On the Good Life Cicero, Marcus Tullius 4
The Americanization of Benjamin Franklin Wood, Gordon S. 4
Death by Black Hole: And Other Cosmic Quandaries Tyson, Neil deGrasse 4
The Doors of Perception & Heaven and Hell Huxley, Aldous 4
Anatomy of a Murder Traver, Robert 4
Nothing Like it in the World: The Men Who Built the Transcontinental Railroad 1863-69 Ambrose, Stephen E. 4
Hackers & Painters: Big Ideas from the Computer Age Graham, Paul 4
Double Your Freelancing Rate Dunn, Brennan 4
The Ivy Portfolio: How to Manage Your Portfolio Like the Harvard and Yale Endowments Faber, Mebane T. 4
The Rise of Rome: The Making of the World’s Greatest Empire Goodreads review Everitt, Anthony 3
Run Silent, Run Deep Goodreads review Beach, Edward L. 3
Submarine! Goodreads review Beach, Edward L. 3
Wherever You Go, There You Are: Mindfulness Meditation in Everyday Life Goodreads review Kabat-Zinn, Jon 3
Cicero: The Life and Times of Rome’s Greatest Politician Everitt, Anthony 3
Marx: A Very Short Introduction Goodreads review Singer, Peter 3
Get a Financial Life: Personal Finance in Your Twenties and Thirties Kobliner, Beth 3
The 7 Habits of Highly Effective People: Powerful Lessons in Personal Change Covey, Stephen R. 3


In 2013 I read 20 books.

For 2014, I was very ambitious and challenged myself to read 50 books during the year. Sadly I fell down fairly hard on my challenge and only read 25 books during the year. However, if you go by pages read the picture looks a little better ‘cause I read about 1.5 times as many pages in 2014.


For about three years I’ve had a timer app on my iphone that I use for reading, meditation, and pomodoro technique while working.

So, I use this app to force myself to read at least 20 minutes each morning with my coffee. I log this time on Beeminder to make it somewhat “official.”

This year I experimented with reading for 45 minutes each day, but I found after 20 minutes I started getting anxious about work and getting going with my day. Since I know I waste at least an hour each day reading low quality Reddit & Hacker News posts, I find this anxiety illogical. The time I spend reading is some of the highest quality time I have each day. So this year I will try once again to cut down on low quality internet reading and up my daily book reading time to 45m. In the past I blocked these sites from our home internet, but since I could easily bypass it by using the iPhone’s LTE connection, I found the block to be just annoying. I do wish that I could use a service like RescueTime on the iPhone because, I could set it up to only allow 30m of “distracting” internet browsing per day. There’s hope that the iOS 8 will eventually allow RescueTime to work on iPhone though.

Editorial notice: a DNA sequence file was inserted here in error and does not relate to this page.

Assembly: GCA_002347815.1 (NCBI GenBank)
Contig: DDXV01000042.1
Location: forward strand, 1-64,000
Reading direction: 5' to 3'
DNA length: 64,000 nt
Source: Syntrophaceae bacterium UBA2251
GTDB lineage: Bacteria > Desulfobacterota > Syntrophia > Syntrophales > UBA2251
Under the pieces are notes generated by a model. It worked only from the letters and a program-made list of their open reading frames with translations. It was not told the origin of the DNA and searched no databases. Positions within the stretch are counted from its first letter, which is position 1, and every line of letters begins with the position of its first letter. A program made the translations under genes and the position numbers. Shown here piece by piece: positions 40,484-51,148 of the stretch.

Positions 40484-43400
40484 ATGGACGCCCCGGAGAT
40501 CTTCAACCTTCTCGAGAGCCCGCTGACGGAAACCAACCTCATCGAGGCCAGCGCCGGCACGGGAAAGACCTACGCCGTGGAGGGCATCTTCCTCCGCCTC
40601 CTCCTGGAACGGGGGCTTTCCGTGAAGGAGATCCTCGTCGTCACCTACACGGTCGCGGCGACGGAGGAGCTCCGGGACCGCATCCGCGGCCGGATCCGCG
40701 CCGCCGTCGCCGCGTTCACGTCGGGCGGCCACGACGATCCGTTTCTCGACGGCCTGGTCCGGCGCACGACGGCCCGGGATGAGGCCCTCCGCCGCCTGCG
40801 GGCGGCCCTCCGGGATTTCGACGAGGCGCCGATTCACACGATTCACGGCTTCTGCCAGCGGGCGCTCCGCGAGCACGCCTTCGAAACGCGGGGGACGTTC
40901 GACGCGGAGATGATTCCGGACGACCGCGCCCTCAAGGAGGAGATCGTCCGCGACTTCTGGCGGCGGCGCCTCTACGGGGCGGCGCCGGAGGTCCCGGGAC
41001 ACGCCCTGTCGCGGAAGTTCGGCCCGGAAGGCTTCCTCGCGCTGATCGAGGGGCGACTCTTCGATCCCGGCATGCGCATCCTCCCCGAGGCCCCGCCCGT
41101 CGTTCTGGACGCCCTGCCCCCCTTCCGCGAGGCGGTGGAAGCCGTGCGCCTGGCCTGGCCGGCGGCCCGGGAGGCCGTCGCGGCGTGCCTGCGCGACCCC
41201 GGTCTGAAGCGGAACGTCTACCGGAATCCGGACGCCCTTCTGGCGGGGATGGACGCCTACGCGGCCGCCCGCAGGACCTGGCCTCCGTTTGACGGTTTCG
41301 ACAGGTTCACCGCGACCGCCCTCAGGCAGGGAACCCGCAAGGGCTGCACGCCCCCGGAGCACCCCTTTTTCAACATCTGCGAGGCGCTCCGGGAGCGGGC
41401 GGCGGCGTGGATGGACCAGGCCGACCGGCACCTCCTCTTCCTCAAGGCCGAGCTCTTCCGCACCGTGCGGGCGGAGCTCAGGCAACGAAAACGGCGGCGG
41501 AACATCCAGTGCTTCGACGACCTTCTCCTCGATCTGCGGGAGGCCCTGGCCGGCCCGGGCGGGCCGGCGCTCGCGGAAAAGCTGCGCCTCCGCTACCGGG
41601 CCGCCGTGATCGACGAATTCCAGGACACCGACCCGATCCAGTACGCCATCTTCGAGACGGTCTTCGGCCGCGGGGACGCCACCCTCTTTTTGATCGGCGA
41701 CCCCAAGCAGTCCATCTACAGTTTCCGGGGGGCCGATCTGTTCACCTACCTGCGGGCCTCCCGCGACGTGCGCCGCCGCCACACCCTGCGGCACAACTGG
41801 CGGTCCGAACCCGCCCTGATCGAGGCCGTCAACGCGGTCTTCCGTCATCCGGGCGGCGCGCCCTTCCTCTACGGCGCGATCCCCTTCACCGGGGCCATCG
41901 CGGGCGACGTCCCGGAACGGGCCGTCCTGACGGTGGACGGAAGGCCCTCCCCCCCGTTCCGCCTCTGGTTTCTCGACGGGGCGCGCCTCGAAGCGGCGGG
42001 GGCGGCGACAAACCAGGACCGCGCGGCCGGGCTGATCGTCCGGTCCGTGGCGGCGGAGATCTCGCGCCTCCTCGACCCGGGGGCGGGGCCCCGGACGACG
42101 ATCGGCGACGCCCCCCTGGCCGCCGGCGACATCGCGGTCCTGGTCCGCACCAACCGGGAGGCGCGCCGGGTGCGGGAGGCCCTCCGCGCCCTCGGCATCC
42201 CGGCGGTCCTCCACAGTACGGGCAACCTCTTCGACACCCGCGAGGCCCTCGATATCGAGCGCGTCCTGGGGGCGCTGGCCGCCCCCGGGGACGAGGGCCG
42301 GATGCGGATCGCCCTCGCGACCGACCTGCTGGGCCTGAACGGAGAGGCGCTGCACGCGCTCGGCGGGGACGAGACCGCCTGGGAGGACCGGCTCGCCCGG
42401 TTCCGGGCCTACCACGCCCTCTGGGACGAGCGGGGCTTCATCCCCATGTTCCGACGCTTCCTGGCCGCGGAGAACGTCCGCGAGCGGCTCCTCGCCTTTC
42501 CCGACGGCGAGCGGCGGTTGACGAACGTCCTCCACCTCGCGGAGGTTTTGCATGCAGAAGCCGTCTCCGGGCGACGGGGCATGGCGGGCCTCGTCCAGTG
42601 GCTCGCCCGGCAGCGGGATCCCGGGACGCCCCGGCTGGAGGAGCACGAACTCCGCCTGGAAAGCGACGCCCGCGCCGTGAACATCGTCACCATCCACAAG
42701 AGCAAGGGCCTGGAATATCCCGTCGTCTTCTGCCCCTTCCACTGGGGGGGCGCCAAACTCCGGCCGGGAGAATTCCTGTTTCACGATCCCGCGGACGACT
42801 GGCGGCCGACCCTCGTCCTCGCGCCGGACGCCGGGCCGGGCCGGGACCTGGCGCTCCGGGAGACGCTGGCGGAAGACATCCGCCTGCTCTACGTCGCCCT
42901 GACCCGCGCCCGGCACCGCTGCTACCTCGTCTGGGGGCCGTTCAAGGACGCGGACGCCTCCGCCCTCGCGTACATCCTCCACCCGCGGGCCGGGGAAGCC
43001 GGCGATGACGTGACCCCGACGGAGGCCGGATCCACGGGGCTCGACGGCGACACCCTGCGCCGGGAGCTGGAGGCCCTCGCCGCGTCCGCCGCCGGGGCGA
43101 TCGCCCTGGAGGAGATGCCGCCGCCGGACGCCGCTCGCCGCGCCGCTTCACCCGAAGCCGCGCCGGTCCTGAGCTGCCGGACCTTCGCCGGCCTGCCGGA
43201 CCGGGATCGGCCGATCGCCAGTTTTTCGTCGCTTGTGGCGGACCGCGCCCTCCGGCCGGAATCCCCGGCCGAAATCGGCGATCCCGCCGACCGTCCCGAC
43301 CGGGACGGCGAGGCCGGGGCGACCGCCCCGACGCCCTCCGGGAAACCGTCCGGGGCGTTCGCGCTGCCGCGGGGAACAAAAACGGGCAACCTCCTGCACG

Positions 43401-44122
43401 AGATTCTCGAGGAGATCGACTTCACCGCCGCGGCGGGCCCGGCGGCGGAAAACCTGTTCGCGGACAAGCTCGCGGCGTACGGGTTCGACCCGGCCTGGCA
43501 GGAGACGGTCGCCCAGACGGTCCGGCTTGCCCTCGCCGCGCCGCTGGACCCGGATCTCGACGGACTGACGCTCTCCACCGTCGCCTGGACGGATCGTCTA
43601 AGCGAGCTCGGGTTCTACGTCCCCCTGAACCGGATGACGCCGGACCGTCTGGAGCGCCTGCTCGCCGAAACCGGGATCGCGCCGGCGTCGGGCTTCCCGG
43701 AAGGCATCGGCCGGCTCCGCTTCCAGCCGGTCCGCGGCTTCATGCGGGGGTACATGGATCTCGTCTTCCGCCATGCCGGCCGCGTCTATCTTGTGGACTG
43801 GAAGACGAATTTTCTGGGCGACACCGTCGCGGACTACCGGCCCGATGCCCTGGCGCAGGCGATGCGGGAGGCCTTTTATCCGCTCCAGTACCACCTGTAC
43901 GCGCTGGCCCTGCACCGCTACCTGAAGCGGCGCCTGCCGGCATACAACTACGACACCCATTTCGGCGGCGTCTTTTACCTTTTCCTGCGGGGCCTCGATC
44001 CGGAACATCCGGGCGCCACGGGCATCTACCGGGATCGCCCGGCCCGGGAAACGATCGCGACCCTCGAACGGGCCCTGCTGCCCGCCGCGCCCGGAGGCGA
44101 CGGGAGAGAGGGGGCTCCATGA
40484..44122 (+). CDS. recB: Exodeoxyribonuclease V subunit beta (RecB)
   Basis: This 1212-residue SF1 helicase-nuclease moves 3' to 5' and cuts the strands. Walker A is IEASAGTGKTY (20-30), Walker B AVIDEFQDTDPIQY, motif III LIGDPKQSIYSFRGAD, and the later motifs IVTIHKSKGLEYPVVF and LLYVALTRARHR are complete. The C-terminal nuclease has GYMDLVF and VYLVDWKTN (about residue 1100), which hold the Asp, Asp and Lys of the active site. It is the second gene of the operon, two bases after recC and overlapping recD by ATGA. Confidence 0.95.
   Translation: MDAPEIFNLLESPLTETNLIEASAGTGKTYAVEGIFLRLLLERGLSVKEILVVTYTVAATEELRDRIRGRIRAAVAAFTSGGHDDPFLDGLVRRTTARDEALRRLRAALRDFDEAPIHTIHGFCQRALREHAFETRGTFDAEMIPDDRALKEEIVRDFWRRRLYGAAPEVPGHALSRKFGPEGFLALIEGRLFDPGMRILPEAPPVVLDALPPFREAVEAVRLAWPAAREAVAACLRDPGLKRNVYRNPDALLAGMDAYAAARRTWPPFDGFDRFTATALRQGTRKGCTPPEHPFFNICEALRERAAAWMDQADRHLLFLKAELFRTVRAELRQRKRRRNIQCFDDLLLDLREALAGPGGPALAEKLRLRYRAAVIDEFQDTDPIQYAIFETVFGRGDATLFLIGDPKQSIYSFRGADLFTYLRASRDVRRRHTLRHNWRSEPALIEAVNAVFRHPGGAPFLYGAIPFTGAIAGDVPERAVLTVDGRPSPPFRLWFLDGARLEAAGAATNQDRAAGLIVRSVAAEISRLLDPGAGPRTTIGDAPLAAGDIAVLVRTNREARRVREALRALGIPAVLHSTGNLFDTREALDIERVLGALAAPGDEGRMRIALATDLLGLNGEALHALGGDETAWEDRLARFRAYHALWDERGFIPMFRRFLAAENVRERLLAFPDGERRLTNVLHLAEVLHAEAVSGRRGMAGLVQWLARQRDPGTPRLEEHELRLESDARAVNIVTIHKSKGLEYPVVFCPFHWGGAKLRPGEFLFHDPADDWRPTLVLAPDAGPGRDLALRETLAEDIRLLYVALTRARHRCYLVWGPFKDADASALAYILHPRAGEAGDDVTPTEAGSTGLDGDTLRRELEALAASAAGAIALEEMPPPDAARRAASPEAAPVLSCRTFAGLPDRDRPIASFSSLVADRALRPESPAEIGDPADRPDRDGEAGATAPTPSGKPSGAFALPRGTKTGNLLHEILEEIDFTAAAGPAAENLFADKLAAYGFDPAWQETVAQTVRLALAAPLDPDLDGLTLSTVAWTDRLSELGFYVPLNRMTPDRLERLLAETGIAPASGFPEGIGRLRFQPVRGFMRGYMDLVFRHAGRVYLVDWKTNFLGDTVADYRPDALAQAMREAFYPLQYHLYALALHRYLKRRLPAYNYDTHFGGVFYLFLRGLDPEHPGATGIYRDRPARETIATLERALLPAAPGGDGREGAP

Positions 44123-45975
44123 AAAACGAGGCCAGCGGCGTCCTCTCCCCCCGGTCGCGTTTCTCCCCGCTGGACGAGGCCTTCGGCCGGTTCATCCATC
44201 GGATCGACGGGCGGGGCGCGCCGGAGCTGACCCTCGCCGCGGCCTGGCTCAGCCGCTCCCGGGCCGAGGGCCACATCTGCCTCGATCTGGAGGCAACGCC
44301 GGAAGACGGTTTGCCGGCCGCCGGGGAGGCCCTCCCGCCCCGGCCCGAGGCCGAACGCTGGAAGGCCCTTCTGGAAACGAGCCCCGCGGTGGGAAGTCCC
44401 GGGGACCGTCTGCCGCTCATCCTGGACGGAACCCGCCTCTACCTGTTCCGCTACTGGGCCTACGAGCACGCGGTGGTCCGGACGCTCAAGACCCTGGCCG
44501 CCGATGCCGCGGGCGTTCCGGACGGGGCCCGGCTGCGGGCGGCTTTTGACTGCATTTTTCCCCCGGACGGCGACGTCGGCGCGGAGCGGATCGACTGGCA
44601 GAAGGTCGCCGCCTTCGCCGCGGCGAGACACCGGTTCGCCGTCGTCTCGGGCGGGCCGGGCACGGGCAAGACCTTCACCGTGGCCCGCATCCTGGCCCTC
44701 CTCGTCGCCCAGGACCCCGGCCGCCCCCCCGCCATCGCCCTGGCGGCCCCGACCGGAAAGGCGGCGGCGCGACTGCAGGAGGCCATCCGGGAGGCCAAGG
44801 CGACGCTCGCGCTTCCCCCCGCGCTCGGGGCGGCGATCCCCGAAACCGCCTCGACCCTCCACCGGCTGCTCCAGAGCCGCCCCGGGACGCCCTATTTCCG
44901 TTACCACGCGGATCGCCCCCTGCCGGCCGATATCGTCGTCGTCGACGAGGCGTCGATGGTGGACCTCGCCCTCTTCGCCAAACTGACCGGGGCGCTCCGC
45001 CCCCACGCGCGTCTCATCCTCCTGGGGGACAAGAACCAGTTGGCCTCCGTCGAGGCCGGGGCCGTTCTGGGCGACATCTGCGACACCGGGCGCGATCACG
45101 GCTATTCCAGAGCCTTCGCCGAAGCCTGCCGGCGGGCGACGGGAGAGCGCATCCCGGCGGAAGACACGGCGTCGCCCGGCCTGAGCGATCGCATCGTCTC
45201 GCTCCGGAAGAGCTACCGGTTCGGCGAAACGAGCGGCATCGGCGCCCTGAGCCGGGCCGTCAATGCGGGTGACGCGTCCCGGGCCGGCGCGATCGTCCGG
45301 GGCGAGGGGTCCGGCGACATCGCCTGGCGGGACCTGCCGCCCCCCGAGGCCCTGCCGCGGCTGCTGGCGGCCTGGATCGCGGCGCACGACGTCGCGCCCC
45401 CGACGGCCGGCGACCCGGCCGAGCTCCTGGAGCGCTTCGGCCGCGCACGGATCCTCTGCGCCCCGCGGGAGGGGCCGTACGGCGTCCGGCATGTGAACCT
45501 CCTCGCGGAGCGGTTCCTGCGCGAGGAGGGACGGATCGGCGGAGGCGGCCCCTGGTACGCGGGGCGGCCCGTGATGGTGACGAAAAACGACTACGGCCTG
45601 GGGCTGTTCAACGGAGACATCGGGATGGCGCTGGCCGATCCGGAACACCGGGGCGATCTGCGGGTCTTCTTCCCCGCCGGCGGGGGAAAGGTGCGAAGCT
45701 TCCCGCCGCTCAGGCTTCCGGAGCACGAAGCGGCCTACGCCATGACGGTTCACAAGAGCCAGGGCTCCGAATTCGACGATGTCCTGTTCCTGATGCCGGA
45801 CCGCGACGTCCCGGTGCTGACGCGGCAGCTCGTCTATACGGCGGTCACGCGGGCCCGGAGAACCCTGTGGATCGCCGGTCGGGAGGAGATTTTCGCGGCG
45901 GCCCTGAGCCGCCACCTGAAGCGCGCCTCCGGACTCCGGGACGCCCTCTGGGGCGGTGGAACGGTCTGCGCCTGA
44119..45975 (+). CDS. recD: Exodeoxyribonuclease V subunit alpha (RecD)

I did about 50% of the reading on Kindle this year. I read a surprising amount of real paper books this year, however. Often the specific (sometimes obscure) books I wanted weren’t available for Kindle. I don’t mind because I’ve been having fun changing how I read. Earlier in the year I saw some neat blog posts about note taking while reading so, I’ve been using a pen as my bookmark and, challenging myself to make at least 3 marks on each page. This slows down my reading but it definitely increases my engagement with the text. This year I will probably upgrade my Kindle to the new Kindle Voyage and I think this will allow me to do more note taking while reading on the Kindle. I also think the Voyage will allow me to read more PDFs and content not bought from Amazon.

Another way of increasing my engagement with the text is to write more reviews of what I read.
This year I reviewed 13 out of 25 books (52%). Whereas last year I only reviewed 3/20 (15%).

Another thought I had is that, the most “hackable” moment of reading is really, choosing the next book to read. I have a problem where I tend to be overly ambitious. I choose dense, long, difficult books and this slows me down a lot. I have this concept of “reading momentum” where, you have to switch off between quick, fun, pleasure reads which boost your momentum, and long, difficult, meaty reads, which slow you down. (However, if you just read quick easy books, there’s the danger you’ll start to lose respect for reading in general. Because there are many pulpy, low quality books out there that aren’t really worth reading.)

Anyways, to try and choose better books to read, I’ve created a “reading list” spreadsheet and I’m trying to develop a “formula” based on the Amazon rating and number of reviews, and my own interest in the book, as well as shifting between different subject areas over time. 2015 should prove whether this idea can help me to pick better books to read.